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Tarka Flute

If you ever encounter an Andean flute that reminds you of a totem pole and sounds as dry and raspy as desert air, chances are, you are looking at a Tarka Flute. Alternatively spelled Tarca, Tharq'a, Taraka, and sometimes called Anata, this powerful and stunningly-beautiful duct flute is believed to have originated in Bolivia. With its gorgeous carvings and unique hexagonal mid-section, the Tarka's chief claim to fame is its central role in the tarqueada dance of the lavishly festive Carnaval celebration in Oruro, Bolivia! This article contains photos, videos, maps, detailed information, a flutemaker comparison chart, and more to increase your understanding and appreciation of the Tarka Flute.


Tarka Flute


This original illustration depicts a wonderfully carved Tarka Flute, complete with a charming llama - an animal sacred to Indigenous Andeans. Cut from a single block of wood, tarkas typically measure between 20 and 60 centimeters in length. Beautiful enough to be displayed simply as work of art, the Tarka delights flutists with its unique, energetic sound.

Believed to have originated in Bolivia, Tarkas came to be played throughout the Andes in countries like Peru and Chile and have a starring role in the world-famous celebration of Carnaval.



Click Images for Enlarged View

Tarka Flute Photo

This photograph depicts the varying sizes of Tarkas commonly made today. These are plainly carved Tarkas, and during festivals, it is not uncommon to see them embellished with brightly-hued strips of fabric. The tarka is typically played in ensembles, creating the music called tarqueada and competitions are held to determine the finest compositions.

Photo Credit: YouTube

Road between Cochabamba and Oruro, Bolivia

The road between Cochabamba and Oruro, Bolivia in a valley of the Andes mountains, home to the fabulous annual Carnaval de Oruro, in which the Tarka Flute plays a crucial role.
Photo Credit: Jim McIntosh




Center for Andean Music and Art video on the Tarka


Augustin Portillo, a musician from La Paz plays Tarka


Gentleman playing beautiful carved tarka flute


Musician creating unique sounds with his tarka flute


Photo of Andean Potatoes  

When you eat a potato, you are eating Andean food. At least 3000 varieties of potatoes are grown today in the Andes, and this wonderful tuber is closely associated with the Tarka Flute and its historic designation as a musical instrument of the dry season of the agricultural year.

Some people say that the hoarse voice of the Tarka Flute has a warlike sound, but its use in Andean cultures points to war's polar opposite: the settled peace of agriculture. To understand this unique and beautiful wind instrument, you must understand the centrality of the potato in the story of South American civilizations.


For at least 10,000 years, the nutritious potato, with its ability to flourish even on near-vertical mountain slopes, has been the treasure and ballast of the Andean diet. Many researchers are amazed to discover that ancestral Andeans not only grew countless varieties of these tubers in tremendous abundance, but they discovered the practice of freeze drying. By exposing the potatoes to an alternating pattern of sunny days and freezing nights, the potatoes would become preserved and ready to be re-constituted with water in stews and other hearty fare. These freeze dried stores were capable of bringing the people through times of poor harvests, keeping the spectre of famine at bay.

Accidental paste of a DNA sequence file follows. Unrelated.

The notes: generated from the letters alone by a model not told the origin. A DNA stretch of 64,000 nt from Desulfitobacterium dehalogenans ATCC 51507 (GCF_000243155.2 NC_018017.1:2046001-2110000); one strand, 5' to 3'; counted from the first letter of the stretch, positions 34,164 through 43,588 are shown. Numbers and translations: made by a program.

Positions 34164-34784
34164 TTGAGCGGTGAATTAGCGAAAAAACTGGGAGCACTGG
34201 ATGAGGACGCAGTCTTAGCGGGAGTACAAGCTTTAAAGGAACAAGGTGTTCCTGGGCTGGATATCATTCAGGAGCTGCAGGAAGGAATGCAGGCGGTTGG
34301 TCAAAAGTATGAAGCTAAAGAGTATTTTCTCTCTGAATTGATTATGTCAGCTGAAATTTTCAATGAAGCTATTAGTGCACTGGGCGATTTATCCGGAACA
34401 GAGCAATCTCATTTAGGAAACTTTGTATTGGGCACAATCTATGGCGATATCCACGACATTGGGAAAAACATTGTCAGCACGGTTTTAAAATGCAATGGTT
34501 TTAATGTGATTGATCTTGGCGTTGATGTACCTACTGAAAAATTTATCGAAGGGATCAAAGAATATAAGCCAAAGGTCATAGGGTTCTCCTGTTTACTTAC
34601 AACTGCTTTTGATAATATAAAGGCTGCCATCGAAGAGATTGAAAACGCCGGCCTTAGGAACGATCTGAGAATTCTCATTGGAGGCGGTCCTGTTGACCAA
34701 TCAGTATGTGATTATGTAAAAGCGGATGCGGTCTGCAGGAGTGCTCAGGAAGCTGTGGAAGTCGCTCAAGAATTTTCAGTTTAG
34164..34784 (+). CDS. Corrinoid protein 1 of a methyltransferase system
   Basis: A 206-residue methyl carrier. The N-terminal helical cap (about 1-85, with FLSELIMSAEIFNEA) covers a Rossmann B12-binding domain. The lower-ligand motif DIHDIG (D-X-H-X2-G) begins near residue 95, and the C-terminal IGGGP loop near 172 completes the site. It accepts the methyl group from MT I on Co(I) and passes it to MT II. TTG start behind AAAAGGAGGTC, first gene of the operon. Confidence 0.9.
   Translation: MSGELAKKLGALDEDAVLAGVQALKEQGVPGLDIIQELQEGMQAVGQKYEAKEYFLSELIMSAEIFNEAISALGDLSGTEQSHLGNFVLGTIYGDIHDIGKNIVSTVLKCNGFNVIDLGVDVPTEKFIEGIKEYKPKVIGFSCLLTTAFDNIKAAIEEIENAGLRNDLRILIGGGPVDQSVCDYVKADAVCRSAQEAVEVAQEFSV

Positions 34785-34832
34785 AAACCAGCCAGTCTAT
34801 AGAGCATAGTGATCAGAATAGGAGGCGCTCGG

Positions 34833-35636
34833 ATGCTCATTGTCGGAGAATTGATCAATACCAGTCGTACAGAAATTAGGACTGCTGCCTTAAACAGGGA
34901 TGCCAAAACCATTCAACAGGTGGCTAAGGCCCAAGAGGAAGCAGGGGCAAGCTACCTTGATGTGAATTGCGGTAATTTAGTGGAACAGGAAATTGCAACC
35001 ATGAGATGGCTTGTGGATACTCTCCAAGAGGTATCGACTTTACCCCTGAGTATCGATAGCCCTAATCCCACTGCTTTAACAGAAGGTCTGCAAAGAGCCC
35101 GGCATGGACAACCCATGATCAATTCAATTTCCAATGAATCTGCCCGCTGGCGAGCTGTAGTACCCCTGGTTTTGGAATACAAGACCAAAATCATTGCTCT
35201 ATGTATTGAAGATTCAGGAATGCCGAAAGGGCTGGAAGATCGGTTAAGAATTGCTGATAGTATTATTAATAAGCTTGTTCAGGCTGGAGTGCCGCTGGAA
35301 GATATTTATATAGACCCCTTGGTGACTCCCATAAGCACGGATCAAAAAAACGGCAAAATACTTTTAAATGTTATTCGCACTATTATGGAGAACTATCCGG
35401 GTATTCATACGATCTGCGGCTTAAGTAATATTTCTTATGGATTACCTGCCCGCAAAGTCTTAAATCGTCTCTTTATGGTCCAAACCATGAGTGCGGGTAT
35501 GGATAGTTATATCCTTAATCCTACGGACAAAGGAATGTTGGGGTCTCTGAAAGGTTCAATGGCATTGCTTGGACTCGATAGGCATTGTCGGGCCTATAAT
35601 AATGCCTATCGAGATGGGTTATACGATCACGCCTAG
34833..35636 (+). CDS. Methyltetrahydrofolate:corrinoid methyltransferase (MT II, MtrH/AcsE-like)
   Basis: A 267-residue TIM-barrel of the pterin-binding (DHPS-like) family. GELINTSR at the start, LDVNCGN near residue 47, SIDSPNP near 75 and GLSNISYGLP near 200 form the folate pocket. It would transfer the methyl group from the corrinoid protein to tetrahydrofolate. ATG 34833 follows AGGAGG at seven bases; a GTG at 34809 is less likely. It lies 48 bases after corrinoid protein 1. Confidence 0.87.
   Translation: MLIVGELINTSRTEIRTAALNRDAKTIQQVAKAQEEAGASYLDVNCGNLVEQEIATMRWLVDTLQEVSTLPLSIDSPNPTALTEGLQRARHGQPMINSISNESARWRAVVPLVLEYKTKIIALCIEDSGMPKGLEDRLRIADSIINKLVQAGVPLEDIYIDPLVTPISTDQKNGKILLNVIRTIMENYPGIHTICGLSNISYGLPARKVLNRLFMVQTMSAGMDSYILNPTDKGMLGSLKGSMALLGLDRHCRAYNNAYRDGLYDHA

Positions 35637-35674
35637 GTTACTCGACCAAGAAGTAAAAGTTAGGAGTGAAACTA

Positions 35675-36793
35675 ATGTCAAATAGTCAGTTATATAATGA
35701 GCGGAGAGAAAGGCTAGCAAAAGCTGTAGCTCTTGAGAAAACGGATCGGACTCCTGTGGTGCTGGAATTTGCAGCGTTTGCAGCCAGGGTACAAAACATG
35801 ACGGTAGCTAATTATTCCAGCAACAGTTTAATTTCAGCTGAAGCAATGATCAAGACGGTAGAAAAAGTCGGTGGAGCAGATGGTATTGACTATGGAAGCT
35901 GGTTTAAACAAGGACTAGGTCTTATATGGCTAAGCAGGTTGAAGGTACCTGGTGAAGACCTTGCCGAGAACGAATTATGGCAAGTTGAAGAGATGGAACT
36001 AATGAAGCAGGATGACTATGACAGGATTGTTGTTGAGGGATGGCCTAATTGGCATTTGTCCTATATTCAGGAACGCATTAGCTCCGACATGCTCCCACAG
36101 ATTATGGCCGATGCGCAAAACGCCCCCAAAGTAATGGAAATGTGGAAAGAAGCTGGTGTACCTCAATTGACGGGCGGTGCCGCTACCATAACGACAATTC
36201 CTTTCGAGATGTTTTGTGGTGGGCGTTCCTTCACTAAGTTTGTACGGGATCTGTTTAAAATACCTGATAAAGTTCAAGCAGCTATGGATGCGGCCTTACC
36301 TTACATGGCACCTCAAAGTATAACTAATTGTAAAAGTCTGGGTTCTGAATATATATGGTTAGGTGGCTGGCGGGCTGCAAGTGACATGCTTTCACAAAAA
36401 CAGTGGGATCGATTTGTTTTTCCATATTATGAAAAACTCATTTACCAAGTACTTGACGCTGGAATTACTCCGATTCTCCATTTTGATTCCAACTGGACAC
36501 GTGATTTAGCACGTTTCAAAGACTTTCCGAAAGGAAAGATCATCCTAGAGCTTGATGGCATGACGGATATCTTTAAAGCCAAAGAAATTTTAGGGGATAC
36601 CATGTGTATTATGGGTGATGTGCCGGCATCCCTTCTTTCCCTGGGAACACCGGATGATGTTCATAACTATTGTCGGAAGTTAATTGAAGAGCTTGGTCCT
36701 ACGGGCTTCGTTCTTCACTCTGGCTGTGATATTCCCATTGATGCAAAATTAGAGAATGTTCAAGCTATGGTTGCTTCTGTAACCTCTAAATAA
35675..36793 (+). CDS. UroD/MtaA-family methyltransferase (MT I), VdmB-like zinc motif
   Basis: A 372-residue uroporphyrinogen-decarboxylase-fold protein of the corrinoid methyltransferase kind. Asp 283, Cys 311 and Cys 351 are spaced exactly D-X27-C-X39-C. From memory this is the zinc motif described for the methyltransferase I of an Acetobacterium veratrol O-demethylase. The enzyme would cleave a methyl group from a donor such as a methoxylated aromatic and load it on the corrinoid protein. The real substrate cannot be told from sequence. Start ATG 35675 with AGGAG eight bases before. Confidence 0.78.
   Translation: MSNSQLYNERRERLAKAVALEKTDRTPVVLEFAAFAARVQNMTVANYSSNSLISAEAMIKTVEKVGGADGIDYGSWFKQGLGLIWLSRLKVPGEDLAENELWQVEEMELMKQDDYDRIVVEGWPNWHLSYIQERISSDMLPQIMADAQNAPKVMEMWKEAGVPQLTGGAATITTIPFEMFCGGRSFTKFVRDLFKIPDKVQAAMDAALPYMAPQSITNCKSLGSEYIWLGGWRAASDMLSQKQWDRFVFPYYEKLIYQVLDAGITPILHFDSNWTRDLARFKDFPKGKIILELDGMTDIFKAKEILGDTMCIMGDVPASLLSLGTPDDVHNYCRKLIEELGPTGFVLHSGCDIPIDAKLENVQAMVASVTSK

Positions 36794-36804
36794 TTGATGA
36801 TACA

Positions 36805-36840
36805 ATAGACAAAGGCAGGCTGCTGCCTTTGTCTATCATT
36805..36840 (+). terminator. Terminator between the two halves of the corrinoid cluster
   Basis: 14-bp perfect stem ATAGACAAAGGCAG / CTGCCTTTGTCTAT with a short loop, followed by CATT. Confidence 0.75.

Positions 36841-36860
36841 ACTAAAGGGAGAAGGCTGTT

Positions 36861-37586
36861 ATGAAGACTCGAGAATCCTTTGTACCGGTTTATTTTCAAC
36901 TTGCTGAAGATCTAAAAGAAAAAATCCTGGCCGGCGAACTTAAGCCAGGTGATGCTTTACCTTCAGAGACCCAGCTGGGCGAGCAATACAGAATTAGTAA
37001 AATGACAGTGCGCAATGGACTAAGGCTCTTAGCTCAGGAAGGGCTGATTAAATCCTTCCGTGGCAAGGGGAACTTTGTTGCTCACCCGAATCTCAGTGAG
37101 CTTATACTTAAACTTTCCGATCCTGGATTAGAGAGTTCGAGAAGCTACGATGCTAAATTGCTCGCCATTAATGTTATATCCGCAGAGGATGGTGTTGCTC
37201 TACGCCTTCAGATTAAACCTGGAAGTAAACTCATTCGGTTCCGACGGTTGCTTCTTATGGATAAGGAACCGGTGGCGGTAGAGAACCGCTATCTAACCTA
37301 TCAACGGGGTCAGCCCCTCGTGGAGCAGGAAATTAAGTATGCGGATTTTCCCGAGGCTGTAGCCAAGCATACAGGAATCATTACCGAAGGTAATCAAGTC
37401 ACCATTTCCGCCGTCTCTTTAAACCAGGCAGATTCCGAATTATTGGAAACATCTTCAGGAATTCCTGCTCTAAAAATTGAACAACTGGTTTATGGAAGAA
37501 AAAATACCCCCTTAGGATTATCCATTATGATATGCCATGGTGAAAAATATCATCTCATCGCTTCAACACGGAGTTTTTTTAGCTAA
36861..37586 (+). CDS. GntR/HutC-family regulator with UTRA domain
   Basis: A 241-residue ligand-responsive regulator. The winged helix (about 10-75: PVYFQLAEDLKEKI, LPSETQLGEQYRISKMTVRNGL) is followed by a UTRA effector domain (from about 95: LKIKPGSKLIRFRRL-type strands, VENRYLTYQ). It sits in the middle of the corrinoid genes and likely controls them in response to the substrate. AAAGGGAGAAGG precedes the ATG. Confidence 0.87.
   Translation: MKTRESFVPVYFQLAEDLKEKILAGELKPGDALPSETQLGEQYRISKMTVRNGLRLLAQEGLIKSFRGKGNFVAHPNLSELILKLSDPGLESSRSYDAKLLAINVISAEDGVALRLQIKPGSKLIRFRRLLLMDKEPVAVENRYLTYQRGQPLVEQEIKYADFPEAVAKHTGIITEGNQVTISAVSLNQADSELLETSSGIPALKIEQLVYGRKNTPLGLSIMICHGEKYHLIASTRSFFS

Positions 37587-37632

The next time you eat a potato, it would be nice to give thanks to the Andean Ancestors, without whom, the potato would never have come to fill the world's food basket the way it has from pole to pole.


Potatoes will tolerate nearly all soil types, but there is one factor they cannot survive and that is too much water. Enter the Tarka Flute - utilized by pre-Hispanic Andeans to ward off rain and maintain the aridity of the dry season (June - August). The Tarka had it's opposite in the Pinquillo flute which was used to bring rain when this was needed for other crops. Some scholars assert that the word 'Tarka' has its roots in the Aymara word 'tara', meaning 'hoarse voice' and this certainly describes the dryness of the flute's sound, but a more plausible explanation of this word's etymology is that it is derived from 'tarqo' - the name of a type of wood commonly used in the manufacture of this wind instrument. Whatever the case may be, the inextricable link between the Tarka Flute and dry weather caused early cultures to forbid the playing of it at the wrong time of year. This is a flute with a specific spiritual significance and deep historic roots in Peru and Bolivia that should add value to the experience of anyone who plays it.

Special Notes On the Construction Of The Tarka
Three sizes of Tarka flutes are typically made, and they are meant to be played in concert with one another. The first flute will play a base note, the second will play a fifth above this and the third will play the octave. The flutes are played together in parallel fifths and octaves to make the form of music known as tarqueada. Sometimes much larger related instruments called Tokoros or Tukuruas may be added.